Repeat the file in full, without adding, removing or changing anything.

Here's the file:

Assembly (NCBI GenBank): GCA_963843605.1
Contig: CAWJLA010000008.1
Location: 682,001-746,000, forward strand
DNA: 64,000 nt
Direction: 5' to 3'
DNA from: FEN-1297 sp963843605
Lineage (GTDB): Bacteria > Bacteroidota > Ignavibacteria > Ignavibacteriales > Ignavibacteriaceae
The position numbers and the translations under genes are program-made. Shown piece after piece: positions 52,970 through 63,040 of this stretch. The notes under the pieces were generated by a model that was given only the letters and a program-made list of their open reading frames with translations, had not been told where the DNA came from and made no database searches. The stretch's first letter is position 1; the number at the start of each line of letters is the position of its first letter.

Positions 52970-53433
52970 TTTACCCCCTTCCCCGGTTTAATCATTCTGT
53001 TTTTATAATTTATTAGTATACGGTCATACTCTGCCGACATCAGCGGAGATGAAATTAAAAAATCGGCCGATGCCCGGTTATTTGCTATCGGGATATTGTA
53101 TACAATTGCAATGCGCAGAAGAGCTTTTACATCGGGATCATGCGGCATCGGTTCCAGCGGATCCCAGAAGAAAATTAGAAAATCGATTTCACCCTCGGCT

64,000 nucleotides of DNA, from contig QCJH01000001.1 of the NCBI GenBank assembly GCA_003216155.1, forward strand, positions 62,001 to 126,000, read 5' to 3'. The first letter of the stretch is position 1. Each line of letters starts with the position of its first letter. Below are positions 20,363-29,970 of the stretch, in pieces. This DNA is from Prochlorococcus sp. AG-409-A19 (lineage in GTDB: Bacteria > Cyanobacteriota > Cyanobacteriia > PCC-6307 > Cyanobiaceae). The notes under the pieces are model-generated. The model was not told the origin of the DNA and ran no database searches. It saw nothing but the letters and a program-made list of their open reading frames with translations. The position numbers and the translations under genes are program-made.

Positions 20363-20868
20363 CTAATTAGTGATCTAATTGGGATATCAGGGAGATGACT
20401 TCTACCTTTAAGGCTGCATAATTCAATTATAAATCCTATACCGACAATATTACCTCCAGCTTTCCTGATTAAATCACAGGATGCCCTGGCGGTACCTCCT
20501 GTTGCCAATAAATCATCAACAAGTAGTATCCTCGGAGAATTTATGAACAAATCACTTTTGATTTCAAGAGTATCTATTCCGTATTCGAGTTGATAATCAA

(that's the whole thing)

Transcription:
Assembly (NCBI GenBank): GCA_963843605.1
Contig: CAWJLA010000008.1
Location: 682,001-746,000, forward strand
DNA: 64,000 nt
Direction: 5' to 3'
DNA from: FEN-1297 sp963843605
Lineage (GTDB): Bacteria > Bacteroidota > Ignavibacteria > Ignavibacteriales > Ignavibacteriaceae
The position numbers and the translations under genes are program-made. Shown piece after piece: positions 52,970 through 63,040 of this stretch. The notes under the pieces were generated by a model that was given only the letters and a program-made list of their open reading frames with translations, had not been told where the DNA came from and made no database searches. The stretch's first letter is position 1; the number at the start of each line of letters is the position of its first letter.

Positions 52970-53433
52970 TTTACCCCCTTCCCCGGTTTAATCATTCTGT
53001 TTTTATAATTTATTAGTATACGGTCATACTCTGCCGACATCAGCGGAGATGAAATTAAAAAATCGGCCGATGCCCGGTTATTTGCTATCGGGATATTGTA
53101 TACAATTGCAATGCGCAGAAGAGCTTTTACATCGGGATCATGCGGCATCGGTTCCAGCGGATCCCAGAAGAAAATTAGAAAATCGATTTCACCCTCGGCT

64,000 nucleotides of DNA, from contig QCJH01000001.1 of the NCBI GenBank assembly GCA_003216155.1, forward strand, positions 62,001 to 126,000, read 5' to 3'. The first letter of the stretch is position 1. Each line of letters starts with the position of its first letter. Below are positions 20,363-29,970 of the stretch, in pieces. This DNA is from Prochlorococcus sp. AG-409-A19 (lineage in GTDB: Bacteria > Cyanobacteriota > Cyanobacteriia > PCC-6307 > Cyanobiaceae). The notes under the pieces are model-generated. The model was not told the origin of the DNA and ran no database searches. It saw nothing but the letters and a program-made list of their open reading frames with translations. The position numbers and the translations under genes are program-made.

Positions 20363-20868
20363 CTAATTAGTGATCTAATTGGGATATCAGGGAGATGACT
20401 TCTACCTTTAAGGCTGCATAATTCAATTATAAATCCTATACCGACAATATTACCTCCAGCTTTCCTGATTAAATCACAGGATGCCCTGGCGGTACCTCCT
20501 GTTGCCAATAAATCATCAACAAGTAGTATCCTCGGAGAATTTATGAACAAATCACTTTTGATTTCAAGAGTATCTATTCCGTATTCGAGTTGATAATCAA